However, when dealing with animals (wild in captivity or in the wild, or domesticated), there is ALWAYS an element of the random. Whether the family dog that mauls a child, a stingray spearing Steve Irwin, a horse thrrowing its rider - human-animal interactions are sometimes fatal. I'm not sure a "lay person" has the ability to armchair quarterback this situation.

Well I guess this "lay person" doesn't get your point if you have any to make. We are talking about a whale with a history of violence that was still allowed to perform with trainers around. You say that "the orca was never going to get anywhere near a crowd to cause the general public any harm" I guess we should tell that to the parents when their kids have nightmares about what they saw. The difference (and this was in my original post) is that when the "random" happens it's not the human that gets blamed or put down, it's the animal. And they get killed for what, for being an animal and following natural instincts.

I'm sorry for the rants but it pisses me off when animals do not get treated with the respect they deserve. They SHOULD NOT be taken from the wild for our enjoyment (unless in extreme circumstances where they can put in a zoo, cared for properly, not try to get played with by a human and given as close to a natural habitat as possible). There is a reason these events happen, but as arrogant humans we do not like to see those reasons and think we are all so righteous to do with what we please to what we have deemed a lower species. I am not a part of PETA but they have some very good view points (and some very bad ones) Sorry for the rant, again...


EDIT.... The real sad part is that in most of the news stories including the one the OP linked it says in there that the witnesses that were interviewed said the whales seemed agitated. Some saw the earlier show and came back for the second one, and in the earlier show Tilikum was not responding to commands and was acting like a pissy child. So the audience saw these behaviors but the trainers did not and therefore did nothing to prevent this. What the news report on BBC is http://news.bbc.co.uk/2/hi/8535618.stm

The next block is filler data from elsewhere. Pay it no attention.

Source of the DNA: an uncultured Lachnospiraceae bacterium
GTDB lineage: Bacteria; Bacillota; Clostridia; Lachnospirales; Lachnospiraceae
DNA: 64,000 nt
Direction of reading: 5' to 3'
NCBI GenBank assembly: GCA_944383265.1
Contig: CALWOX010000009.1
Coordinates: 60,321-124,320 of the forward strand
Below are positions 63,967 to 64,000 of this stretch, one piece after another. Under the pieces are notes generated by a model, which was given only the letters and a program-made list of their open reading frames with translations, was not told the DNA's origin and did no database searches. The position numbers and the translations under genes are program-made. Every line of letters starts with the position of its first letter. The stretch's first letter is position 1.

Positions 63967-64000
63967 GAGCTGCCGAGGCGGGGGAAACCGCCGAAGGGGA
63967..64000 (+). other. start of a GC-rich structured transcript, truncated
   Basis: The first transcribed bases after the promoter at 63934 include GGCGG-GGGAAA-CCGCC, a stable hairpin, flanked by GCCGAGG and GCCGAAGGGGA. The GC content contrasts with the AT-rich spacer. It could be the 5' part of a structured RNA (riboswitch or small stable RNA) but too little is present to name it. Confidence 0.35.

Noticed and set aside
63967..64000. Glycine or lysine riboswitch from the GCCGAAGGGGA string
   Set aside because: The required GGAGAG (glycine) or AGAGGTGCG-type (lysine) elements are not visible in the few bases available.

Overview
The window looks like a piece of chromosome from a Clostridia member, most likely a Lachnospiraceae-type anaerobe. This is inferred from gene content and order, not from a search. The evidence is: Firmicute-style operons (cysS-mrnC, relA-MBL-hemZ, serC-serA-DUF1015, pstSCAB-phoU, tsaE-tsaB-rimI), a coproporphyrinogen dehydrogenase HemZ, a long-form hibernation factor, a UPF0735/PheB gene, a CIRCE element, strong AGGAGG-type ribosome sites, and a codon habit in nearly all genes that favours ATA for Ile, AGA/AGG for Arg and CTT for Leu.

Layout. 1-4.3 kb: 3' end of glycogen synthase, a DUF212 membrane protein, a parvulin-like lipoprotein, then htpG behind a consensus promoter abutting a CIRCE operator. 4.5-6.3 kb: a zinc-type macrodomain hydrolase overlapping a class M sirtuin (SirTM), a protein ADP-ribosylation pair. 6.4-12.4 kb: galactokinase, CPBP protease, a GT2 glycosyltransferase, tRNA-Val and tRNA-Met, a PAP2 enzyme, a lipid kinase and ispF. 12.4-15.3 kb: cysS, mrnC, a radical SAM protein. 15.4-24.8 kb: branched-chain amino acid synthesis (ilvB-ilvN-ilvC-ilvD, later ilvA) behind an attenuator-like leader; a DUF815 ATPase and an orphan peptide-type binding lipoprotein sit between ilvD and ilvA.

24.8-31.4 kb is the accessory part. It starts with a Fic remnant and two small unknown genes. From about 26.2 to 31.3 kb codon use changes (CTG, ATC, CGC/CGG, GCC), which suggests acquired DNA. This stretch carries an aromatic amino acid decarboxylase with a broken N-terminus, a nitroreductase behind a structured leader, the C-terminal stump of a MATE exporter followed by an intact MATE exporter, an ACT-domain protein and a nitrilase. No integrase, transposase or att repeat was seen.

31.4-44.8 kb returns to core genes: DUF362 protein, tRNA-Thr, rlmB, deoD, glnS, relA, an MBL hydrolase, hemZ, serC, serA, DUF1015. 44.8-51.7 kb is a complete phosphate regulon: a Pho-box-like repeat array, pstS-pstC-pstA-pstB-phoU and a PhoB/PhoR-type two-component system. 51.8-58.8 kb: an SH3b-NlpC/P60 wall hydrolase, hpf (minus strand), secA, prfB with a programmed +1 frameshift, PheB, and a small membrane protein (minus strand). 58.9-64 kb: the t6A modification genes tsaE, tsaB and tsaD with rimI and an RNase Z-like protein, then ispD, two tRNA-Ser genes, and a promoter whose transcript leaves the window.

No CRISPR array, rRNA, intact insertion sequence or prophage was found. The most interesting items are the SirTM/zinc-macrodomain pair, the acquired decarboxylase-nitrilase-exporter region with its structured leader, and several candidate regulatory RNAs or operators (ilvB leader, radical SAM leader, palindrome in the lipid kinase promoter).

Peterkro
Feb 25, 2010, 02:34 PM
There’s no way they can release the Orcas kept in captivity into the wild. So, I don’t know what the answer is.

I haven't been able to find out the age of this Orca when it was captured but if it was six or older it's quite possible with some transition work it may well be able to be returned to the wild.It would have no predators after all.

jaw04005
Feb 26, 2010, 02:09 PM
Looks like Seaworld will resume the Shamu shows tomorrow. Trainers will not get in the water with the Orcas (which sort of takes away the coolest part of the show).

http://www.cnn.com/2010/US/02/26/florida.seaworld.death/index.html?hpt=T1

Mixed feelings all around.

Part of me thinks people wouldn’t give a damn about sea life if it wasn’t for Seaworld and other marine zoos, and another part of me thinks animals should be free.

BrianKonarsMac
Feb 26, 2010, 03:43 PM
Can they let it go? That one's been in captivity for at least 19 years according to that article (he first was involved in someone's death in 1991). And this is the third death this whale's been mixed up in, although the 2nd sounds like a Darwin Award incident.

I thought they'd have to put it down. Can't release it, can't trust it to be tame, only a dozen trainers would work with it before and I bet that number'll go down now.